REST API Components – Standards and Design aspects

In this post, we will see the different REST API components w.r.t standards and design aspects

Query parameters and QueryString length in HTTP GET

Security Aspect:

Although officially there is no limit specified by RFC 2616, many security protocols and recommendations state that maxQueryStrings on a server should be set to a maximum character limit of 1024. While the entire URL, including the querystring, should be set to a max of 2048 characters. This is to prevent the Slow HTTP Request DDOS vulnerability on a web server. This typically shows up as a vulnerability on the Qualys Web Application Scanner and other security scanners.

Please see the below example code for Windows IIS Servers with Web.config:

        <requestLimits maxQueryString="1024" maxUrl="2048">
              <add header="Content-type" sizeLimit="100" />

This would also work on a server level using machine.config.

Note: Limiting query string and URL length may not completely prevent Slow HTTP Requests DDOS attack but it is one step you can take to prevent it.

414 URI Too Long (RFC 7231):

The URI provided was too long for the server to process. Often the result of too much data being encoded as a query-string of a GET request, in which case it should be converted to a POST request. Called “Request-URI Too Long” previously.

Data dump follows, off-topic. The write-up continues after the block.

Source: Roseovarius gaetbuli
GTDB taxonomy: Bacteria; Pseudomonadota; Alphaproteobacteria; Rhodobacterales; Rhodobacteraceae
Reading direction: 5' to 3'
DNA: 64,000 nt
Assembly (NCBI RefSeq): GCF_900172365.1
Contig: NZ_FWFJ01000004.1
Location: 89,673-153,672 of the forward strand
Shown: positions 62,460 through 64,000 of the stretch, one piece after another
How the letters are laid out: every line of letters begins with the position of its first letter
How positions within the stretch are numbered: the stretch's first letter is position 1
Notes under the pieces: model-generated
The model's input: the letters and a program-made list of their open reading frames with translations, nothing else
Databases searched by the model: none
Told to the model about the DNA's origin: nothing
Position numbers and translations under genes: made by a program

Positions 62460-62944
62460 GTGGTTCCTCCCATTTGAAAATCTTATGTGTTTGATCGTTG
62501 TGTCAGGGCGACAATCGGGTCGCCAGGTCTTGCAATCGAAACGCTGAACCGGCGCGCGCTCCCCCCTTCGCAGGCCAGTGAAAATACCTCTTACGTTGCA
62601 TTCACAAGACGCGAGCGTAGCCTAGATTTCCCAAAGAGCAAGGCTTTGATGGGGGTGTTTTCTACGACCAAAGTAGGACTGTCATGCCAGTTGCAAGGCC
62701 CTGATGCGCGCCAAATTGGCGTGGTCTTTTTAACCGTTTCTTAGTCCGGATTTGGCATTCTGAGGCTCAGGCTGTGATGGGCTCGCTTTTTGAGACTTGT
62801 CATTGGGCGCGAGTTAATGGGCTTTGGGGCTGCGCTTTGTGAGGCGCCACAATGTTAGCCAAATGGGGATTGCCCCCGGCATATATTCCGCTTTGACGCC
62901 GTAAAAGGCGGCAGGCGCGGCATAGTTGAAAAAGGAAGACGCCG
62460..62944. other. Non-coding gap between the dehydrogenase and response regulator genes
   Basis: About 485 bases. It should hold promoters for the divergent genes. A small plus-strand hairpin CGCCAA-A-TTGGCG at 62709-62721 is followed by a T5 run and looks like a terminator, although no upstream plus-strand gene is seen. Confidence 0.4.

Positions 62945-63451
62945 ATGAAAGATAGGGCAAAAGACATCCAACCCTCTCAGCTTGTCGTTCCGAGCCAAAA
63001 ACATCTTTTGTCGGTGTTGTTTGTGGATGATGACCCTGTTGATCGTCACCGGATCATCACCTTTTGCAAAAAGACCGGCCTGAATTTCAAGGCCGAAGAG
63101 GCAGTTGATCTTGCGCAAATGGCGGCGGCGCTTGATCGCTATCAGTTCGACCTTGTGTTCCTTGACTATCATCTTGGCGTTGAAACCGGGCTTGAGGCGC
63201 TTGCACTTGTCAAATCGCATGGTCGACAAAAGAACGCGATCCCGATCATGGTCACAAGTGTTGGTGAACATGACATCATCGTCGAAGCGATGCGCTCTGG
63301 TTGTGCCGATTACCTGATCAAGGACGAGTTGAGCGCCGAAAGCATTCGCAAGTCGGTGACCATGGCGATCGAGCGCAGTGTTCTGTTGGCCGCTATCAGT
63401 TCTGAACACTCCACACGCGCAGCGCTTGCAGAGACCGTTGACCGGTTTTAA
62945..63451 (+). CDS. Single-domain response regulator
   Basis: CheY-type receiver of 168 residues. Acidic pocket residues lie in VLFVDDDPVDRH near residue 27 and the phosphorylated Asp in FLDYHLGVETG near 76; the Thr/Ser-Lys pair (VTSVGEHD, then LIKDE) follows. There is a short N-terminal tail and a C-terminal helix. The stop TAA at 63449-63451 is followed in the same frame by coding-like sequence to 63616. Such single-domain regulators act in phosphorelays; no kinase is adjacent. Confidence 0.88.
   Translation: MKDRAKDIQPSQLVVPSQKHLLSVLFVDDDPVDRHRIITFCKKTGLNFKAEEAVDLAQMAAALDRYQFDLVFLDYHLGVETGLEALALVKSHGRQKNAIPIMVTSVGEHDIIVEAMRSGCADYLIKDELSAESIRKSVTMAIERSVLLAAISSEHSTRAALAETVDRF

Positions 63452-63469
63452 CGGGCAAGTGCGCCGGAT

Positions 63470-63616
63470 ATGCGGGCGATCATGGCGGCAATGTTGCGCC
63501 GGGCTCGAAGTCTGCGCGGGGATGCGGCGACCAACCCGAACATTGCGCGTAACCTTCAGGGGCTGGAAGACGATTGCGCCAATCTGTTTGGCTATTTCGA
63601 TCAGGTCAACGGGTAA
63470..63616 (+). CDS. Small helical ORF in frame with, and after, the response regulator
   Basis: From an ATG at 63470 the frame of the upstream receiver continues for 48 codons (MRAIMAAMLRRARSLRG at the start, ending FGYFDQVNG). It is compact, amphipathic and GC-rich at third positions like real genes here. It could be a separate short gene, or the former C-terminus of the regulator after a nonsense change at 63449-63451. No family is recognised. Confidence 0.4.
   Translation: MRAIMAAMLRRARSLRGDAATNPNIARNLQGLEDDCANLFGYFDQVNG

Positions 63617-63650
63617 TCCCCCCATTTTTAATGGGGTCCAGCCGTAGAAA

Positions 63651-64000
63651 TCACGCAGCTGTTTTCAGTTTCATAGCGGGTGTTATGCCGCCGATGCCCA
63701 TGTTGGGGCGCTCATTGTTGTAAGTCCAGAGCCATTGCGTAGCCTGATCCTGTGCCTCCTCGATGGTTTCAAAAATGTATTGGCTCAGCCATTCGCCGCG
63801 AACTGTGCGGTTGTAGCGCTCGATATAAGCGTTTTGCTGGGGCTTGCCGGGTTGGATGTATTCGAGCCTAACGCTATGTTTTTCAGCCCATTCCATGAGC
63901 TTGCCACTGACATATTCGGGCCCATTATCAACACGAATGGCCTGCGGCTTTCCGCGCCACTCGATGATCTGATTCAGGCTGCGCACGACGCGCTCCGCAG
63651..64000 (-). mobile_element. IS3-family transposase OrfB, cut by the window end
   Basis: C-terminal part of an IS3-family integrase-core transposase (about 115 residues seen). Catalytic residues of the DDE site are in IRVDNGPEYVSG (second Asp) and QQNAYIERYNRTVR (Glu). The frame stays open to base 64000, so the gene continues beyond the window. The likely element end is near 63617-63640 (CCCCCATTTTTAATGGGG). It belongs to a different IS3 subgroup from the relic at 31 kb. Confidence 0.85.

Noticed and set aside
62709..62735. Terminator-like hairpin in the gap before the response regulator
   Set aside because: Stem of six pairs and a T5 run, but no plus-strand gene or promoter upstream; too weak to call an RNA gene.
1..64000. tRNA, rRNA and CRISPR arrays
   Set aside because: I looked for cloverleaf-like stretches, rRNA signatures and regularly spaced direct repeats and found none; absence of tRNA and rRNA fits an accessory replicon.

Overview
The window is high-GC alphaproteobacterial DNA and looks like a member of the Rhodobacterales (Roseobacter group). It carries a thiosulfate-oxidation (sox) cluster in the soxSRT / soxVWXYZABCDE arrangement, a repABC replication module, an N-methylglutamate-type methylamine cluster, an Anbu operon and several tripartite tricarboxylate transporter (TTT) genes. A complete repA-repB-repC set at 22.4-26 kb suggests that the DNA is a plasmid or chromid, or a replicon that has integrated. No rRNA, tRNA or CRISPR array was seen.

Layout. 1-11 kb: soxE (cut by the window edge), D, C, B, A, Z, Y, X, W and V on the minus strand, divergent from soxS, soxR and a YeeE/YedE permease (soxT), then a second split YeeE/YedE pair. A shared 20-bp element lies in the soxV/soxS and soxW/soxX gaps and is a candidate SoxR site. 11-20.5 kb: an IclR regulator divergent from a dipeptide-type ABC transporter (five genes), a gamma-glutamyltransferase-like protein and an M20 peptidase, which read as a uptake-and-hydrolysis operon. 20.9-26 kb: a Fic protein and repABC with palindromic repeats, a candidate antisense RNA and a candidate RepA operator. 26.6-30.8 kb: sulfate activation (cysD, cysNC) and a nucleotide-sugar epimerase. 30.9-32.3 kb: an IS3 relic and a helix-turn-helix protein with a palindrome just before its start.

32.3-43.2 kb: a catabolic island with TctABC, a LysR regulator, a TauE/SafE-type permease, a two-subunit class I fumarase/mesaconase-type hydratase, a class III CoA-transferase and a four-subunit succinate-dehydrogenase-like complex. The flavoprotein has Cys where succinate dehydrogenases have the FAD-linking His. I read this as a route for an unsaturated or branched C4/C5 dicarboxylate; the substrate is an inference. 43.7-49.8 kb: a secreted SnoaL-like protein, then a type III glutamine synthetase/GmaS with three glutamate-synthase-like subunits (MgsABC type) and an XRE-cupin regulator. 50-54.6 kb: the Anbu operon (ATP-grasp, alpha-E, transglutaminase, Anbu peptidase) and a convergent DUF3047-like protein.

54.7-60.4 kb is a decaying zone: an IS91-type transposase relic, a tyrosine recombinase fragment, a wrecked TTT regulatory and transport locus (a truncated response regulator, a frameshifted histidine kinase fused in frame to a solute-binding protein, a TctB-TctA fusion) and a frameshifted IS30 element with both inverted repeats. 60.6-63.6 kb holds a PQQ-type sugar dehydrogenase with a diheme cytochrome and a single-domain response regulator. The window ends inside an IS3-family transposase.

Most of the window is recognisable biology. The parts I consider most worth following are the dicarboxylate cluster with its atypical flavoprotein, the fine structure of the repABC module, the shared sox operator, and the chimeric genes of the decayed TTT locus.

Browser restrictions:

  • Microsoft Internet Explorer (Browser)
    Microsoft states that the maximum length of a URL in Internet Explorer is 2,083 characters, with no more than 2,048 characters in the path portion of the URL. Attempts to use URLs longer than this produced a clear error message in Internet Explorer.
  • Microsoft Edge (Browser)
    The limit appears to be around 81578 characters.
  • Chrome
    It stops displayingthe URL after 64k characters, but can serve more than 100k characters. No further testing was done beyond that.
  • Firefox (Browser)
    After 65,536 characters, the location bar no longer displays the URL in Windows Firefox 1.5.x. However, longer URLs will work. No further testing was done after 100,000 characters.
  • Safari (Browser)
    At least 80,000 characters will work. Testing was not tried beyond that.
  • Opera (Browser)
    At least 190,000 characters will work. Stopped testing after 190,000 characters. Opera 9 for Windows continued to display a fully editable, copyable and pasteable URL in the location bar even at 190,000 characters.
  • Apache (Server)
    Early attempts to measure the maximum URL length in web browsers bumped into a server URL length limit of approximately 4,000 characters, after which Apache produces a “413 Entity Too Large” error. The current up to date Apache build found in Red Hat Enterprise Linux 4 was used. The official Apache documentation only mentions an 8,192-byte limit on an individual field in a request.
  • Microsoft Internet Information Server (Server)
    The default limit is 16,384 characters (yes, Microsoft’s web server accepts longer URLs than Microsoft’s web browser). This is configurable.